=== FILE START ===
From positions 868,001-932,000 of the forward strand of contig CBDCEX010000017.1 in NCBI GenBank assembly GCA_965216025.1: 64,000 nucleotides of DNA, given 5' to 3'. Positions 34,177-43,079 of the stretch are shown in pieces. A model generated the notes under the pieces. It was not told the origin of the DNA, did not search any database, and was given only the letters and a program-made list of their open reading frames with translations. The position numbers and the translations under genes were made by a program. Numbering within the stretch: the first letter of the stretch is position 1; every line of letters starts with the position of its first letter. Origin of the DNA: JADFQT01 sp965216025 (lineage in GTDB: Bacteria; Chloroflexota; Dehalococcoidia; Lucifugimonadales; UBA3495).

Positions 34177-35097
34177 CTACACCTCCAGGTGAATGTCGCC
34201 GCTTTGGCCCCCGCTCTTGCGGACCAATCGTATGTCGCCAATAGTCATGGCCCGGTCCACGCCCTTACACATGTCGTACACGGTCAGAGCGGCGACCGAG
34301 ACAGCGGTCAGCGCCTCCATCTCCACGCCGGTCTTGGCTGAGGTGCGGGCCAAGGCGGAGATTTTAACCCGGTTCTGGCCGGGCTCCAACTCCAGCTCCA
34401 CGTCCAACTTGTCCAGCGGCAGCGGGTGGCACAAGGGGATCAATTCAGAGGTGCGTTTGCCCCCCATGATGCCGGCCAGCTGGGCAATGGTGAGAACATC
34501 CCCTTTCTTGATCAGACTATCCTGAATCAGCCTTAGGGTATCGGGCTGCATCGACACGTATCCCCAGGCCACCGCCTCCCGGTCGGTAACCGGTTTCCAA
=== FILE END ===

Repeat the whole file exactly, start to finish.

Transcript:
From positions 868,001-932,000 of the forward strand of contig CBDCEX010000017.1 in NCBI GenBank assembly GCA_965216025.1: 64,000 nucleotides of DNA, given 5' to 3'. Positions 34,177-43,079 of the stretch are shown in pieces. A model generated the notes under the pieces. It was not told the origin of the DNA, did not search any database, and was given only the letters and a program-made list of their open reading frames with translations. The position numbers and the translations under genes were made by a program. Numbering within the stretch: the first letter of the stretch is position 1; every line of letters starts with the position of its first letter. Origin of the DNA: JADFQT01 sp965216025 (lineage in GTDB: Bacteria; Chloroflexota; Dehalococcoidia; Lucifugimonadales; UBA3495).

Positions 34177-35097
34177 CTACACCTCCAGGTGAATGTCGCC
34201 GCTTTGGCCCCCGCTCTTGCGGACCAATCGTATGTCGCCAATAGTCATGGCCCGGTCCACGCCCTTACACATGTCGTACACGGTCAGAGCGGCGACCGAG
34301 ACAGCGGTCAGCGCCTCCATCTCCACGCCGGTCTTGGCTGAGGTGCGGGCCAAGGCGGAGATTTTAACCCGGTTCTGGCCGGGCTCCAACTCCAGCTCCA
34401 CGTCCAACTTGTCCAGCGGCAGCGGGTGGCACAAGGGGATCAATTCAGAGGTGCGTTTGCCCCCCATGATGCCGGCCAGCTGGGCAATGGTGAGAACATC
34501 CCCTTTCTTGATCAGACTATCCTGAATCAGCCTTAGGGTATCGGGCTGCATCGACACGTATCCCCAGGCCACCGCCTCCCGGTCGGTAACCGGTTTCCAA